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06/12/2019 12:31 PM AEDT | Updated 06/12/2019 3:25 PM AEDT

Michael Clarke’s Advice After Folau And Rugby Australia Settlement: ‘Think Before You Speak’

Australia's former cricket captain warns sports stars: “You’re a role model whether you like it or not".

Australia’s former cricket captain Michael Clarke says athletes need to post responsibly online, after Israel Folau’s settlement with Rugby Australia has again sparked the debate around sports stars’ social media conduct.

Folau launched legal action against Rugby Australia when his four-year contract was terminated in May after he posted a meme on social media that said hell awaits “drunks, homosexuals, adulterers” and other groups. Rugby Australia and Folau announced on Wednesday the unfair dismissal case had been settled.  

Clarke said on Thursday that if you’re a sportsperson, “you’re a role model whether you like it or not”, and what you post on social media plays a big role in setting a good example.

Chloe Paul
Michael Clarke at the Hublot Loves Summer event in Sydney on Thursday.

“Well I think sport’s a lot more than what happens on the field now. To be a professional athlete, it’s 24/7. It’s on the field, off the field,” he told HuffPost Australia at the ‘Hublot Loves Summer’ event when asked about the Folau and Rugby Australia settlement.

“It’s [being] seen on TV [and] if young boys and girls can see you, you’re a role model whether you like it or not. So I think athletes need to understand that and respect that from the day you become a professional athlete, where young boys and girls can watch you, you become a role model.”

Clarke, who retired from playing professional cricket in 2015 but has continued commentating on national sport, said posting responsibly on social media is something sports stars and their fans should do.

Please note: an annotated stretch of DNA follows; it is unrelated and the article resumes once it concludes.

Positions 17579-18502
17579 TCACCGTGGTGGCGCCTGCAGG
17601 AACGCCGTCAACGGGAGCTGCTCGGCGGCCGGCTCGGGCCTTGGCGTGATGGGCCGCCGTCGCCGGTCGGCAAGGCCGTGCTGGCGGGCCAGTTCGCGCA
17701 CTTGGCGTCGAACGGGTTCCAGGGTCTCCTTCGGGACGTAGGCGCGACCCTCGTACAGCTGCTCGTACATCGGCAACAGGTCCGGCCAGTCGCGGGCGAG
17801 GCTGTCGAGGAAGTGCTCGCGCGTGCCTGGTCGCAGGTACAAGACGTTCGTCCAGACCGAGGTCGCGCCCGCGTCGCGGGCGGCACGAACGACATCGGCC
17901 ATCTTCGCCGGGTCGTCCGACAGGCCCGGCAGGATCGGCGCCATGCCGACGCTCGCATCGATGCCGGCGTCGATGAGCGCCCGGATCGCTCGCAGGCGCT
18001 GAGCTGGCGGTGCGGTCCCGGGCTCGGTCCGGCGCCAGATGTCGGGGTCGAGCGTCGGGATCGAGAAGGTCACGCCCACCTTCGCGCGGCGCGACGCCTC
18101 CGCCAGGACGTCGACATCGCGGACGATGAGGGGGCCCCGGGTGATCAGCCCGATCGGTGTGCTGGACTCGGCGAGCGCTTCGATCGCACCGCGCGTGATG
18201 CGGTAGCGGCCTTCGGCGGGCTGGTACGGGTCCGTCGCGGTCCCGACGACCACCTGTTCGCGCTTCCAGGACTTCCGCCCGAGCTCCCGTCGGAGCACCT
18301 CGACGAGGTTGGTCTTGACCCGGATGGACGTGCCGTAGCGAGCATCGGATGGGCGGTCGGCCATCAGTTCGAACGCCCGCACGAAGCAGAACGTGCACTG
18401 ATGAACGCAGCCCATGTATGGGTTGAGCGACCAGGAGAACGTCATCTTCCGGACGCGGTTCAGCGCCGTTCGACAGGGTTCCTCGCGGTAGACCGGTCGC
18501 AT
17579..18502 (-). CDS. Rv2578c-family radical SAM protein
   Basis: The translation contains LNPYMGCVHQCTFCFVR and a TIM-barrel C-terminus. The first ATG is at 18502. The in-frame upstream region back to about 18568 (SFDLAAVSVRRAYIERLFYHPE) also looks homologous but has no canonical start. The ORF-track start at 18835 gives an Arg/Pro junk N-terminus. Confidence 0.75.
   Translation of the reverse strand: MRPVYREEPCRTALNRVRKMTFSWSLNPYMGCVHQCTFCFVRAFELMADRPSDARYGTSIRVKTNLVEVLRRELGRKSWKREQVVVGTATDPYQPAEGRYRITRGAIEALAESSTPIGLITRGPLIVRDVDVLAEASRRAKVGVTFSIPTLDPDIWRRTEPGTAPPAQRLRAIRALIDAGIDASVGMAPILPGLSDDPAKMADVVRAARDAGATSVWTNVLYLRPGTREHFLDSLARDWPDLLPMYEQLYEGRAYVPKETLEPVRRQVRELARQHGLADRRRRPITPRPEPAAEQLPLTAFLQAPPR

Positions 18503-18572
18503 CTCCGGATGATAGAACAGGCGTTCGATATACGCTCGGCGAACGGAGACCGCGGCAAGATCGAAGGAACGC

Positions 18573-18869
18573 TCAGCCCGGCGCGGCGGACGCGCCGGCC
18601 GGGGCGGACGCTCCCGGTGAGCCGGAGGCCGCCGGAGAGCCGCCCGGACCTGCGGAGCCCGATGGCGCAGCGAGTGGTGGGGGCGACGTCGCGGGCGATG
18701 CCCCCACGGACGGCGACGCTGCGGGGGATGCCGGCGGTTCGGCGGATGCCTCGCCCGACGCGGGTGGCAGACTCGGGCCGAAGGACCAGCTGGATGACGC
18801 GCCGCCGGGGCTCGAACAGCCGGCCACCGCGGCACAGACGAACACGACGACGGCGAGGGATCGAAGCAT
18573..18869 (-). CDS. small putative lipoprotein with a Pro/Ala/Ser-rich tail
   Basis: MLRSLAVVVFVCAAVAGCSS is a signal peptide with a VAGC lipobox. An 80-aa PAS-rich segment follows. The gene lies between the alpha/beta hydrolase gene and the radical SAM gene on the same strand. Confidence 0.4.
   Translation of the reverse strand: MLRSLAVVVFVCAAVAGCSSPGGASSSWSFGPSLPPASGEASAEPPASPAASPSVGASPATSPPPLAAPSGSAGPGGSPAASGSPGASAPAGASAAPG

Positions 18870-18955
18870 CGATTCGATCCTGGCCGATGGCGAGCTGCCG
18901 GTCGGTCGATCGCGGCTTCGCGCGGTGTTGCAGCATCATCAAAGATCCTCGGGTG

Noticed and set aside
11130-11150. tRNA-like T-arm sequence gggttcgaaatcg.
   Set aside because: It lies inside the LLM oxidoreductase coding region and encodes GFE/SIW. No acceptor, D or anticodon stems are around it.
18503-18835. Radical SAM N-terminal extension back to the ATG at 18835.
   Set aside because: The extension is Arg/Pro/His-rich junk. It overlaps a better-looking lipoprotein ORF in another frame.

Darrian Traynor via Getty Images
Israel Folau (pictured) and Rugby Australia reached a settlement this week.

“I think all of us, whether you’re a sportsperson or not, all of us – you need to think before you speak,” he said.

“I think my mum and dad tried to tell me that when I was about five, you know you might feel something, but it’s actually what you say. So I think, you know, I see online exactly the same. Sometimes you feel things, you write it, doesn’t mean you to need to press send,” he said.

“But at the end of the day in the same breath, I think we’re all entitled to voice our opinion and social media gives you that opportunity.”

The current co-vice-caption of the Australian cricket team, Pat Cummins, agrees, saying “there’s always going to be consequences” when sharing content on social media.

Chloe Paul
The current co-vice-caption of the Australian cricket team, Pat Cummins said “there’s always going to be consequences” when posting on social media. "It's just like any other job where you’ve got employees and brands you want to align with. You’ve got hold those values true.

“[It’s just like any other job where you’ve got employees and brands you want to align with. You’ve got hold those values true,” he told HuffPost Australia.

“So for me, I just try and remember, me as a kid, the players I love, why did I love them? Obviously, they were great on the cricket field but also they were great role models off.”

On Thursday Rugby Australia boss Raelene Castle backed the move to dismiss former Wallabies fullback Folau, following their settlement on his unfair dismissal case, calling the deal a “commercial” decision. 

The decision was met with outrage online with many Twitter users accusing Rugby Australia of “selling out” and demanding Castle to resign. 

Chloe Paul
Michael Clarke, Elyse Perry and Pat Cummins at the Hublot Loves Summer event in Sydney.

While Rugby Australia apologised to Folau and his family in their statement for the difficult times they’ve been through, Castle told media on Thursday that they stand by their decision and will continue to uphold Rugby Australia’s values of inclusiveness.

“These are ultimately commercial decisions, we had to make a decision that was right for rugby in this country,” she said. 

“We made the right decision in calling out Israel on his posts and on his inappropriate messaging, that remains the same, we stick to our values that inclusiveness is absolutely core to the key of rugby.”